Pandering politicians who espouse government aggrandizement to effect wealth redistribution exaggerate outmoded notions of privilege from a bygone era.  African-Americans can also see the master key to our bursting vaults dangling within their reach. Recent calculations indicate that the GNP of black America would make it one of the richest “nations” in the world.  With buying power over $1 trillion annually, if African-Americans were a country, they’d rank 16th. (Ironically, inequality in the U.S. has increased under President Obama’s vision of grandiose government.)

A majority of Americans also believe that race relations are worse under Obama. The racial atmosphere on campus is no less than pathetic. For example, next year Notre Dame will offer a course called “White Privilege Seminar:  An Introduction to the Intersections of Privilege.” The course will help students become “more aware of injustices and be better equipped with tools to disrupt personal, institutional and worldwide systems of oppression.” That sounds more like community organizer-brainwashing than open-minded education.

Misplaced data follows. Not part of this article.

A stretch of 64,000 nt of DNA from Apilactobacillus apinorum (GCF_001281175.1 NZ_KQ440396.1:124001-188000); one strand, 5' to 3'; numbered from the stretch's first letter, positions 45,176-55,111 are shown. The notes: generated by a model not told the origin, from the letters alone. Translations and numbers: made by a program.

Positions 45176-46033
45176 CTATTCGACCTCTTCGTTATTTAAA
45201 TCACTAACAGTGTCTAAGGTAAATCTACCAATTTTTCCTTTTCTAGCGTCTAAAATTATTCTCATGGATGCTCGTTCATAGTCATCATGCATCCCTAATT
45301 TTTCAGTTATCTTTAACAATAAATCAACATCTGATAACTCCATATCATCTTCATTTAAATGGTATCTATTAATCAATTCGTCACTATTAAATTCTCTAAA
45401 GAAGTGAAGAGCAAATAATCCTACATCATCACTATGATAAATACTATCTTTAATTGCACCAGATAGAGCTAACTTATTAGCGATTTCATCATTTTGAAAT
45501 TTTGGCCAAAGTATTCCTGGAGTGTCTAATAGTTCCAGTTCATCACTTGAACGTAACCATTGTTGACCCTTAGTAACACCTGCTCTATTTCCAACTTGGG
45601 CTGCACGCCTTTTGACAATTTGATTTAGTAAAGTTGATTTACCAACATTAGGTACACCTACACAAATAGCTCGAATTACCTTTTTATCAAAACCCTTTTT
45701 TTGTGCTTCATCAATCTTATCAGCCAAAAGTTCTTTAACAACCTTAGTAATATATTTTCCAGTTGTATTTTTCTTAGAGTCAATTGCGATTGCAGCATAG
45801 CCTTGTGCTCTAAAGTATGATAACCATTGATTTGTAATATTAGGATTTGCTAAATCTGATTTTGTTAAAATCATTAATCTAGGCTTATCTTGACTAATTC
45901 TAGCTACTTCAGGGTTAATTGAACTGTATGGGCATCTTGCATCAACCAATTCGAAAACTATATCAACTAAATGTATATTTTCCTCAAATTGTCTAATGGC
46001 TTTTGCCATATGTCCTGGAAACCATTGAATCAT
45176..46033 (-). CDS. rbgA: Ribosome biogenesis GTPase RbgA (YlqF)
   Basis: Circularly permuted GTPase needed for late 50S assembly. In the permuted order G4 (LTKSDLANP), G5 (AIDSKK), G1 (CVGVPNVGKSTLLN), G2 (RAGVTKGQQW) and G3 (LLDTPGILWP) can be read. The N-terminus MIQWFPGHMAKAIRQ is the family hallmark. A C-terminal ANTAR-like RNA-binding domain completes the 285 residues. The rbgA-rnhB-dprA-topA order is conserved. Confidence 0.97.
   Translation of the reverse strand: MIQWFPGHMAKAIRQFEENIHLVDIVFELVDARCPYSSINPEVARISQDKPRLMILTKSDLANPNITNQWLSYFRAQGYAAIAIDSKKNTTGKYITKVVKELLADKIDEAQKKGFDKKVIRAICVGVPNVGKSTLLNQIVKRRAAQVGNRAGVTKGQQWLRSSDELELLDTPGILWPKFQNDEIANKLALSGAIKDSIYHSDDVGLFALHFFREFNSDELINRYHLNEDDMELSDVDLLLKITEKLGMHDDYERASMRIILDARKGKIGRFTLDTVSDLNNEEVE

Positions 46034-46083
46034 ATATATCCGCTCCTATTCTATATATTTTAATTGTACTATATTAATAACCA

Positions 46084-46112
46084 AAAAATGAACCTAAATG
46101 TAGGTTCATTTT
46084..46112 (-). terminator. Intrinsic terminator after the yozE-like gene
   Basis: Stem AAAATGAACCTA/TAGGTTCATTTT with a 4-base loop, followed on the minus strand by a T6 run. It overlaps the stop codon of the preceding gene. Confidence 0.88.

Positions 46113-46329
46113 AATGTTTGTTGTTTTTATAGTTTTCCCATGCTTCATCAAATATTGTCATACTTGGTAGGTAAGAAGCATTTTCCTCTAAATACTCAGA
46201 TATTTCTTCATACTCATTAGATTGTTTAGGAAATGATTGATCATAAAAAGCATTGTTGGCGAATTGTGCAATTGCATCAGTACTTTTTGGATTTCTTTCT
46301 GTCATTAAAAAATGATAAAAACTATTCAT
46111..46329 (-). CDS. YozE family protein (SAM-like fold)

The disruptive students may deride so-called white privilege, but I wonder how many took a spot on campus thanks to affirmative action. I suspect many are getting financial aid. Will they disrupt those institutions? And the tech gizmos that enhance their learning experience are affordable to the masses thanks to the great dedication, innovation and productivity of our lean corporations. You know, the ones that create wealth and jobs. Will they disrupt those systems? 

They should anticipate travel to dubious countries because their planned disruptions to institutional and worldwide oppression will be far more impactful beyond the shores of American privilege. When they get locked up without due process because there’s no right to protest or peaceably assemble, maybe they’ll reminisce fondly about America the Beautiful, whose privilege is as bountiful as her amber waves of grain.